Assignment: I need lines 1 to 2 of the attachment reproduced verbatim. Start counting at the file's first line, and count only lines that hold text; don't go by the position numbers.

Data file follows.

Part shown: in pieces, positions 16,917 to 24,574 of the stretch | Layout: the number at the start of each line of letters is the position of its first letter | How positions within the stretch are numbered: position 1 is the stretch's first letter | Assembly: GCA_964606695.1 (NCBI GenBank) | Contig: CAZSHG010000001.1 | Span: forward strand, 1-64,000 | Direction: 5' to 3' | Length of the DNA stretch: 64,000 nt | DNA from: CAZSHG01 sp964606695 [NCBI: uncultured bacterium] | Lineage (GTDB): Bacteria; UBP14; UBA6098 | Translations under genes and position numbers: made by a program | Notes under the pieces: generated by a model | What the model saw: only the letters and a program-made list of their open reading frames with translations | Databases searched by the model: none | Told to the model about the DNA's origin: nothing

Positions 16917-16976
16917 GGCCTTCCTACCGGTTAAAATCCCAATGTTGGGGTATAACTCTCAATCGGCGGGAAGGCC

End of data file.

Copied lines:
Part shown: in pieces, positions 16,917 to 24,574 of the stretch | Layout: the number at the start of each line of letters is the position of its first letter | How positions within the stretch are numbered: position 1 is the stretch's first letter | Assembly: GCA_964606695.1 (NCBI GenBank) | Contig: CAZSHG010000001.1 | Span: forward strand, 1-64,000 | Direction: 5' to 3' | Length of the DNA stretch: 64,000 nt | DNA from: CAZSHG01 sp964606695 [NCBI: uncultured bacterium] | Lineage (GTDB): Bacteria; UBP14; UBA6098 | Translations under genes and position numbers: made by a program | Notes under the pieces: generated by a model | What the model saw: only the letters and a program-made list of their open reading frames with translations | Databases searched by the model: none | Told to the model about the DNA's origin: nothing

Positions 16917-16976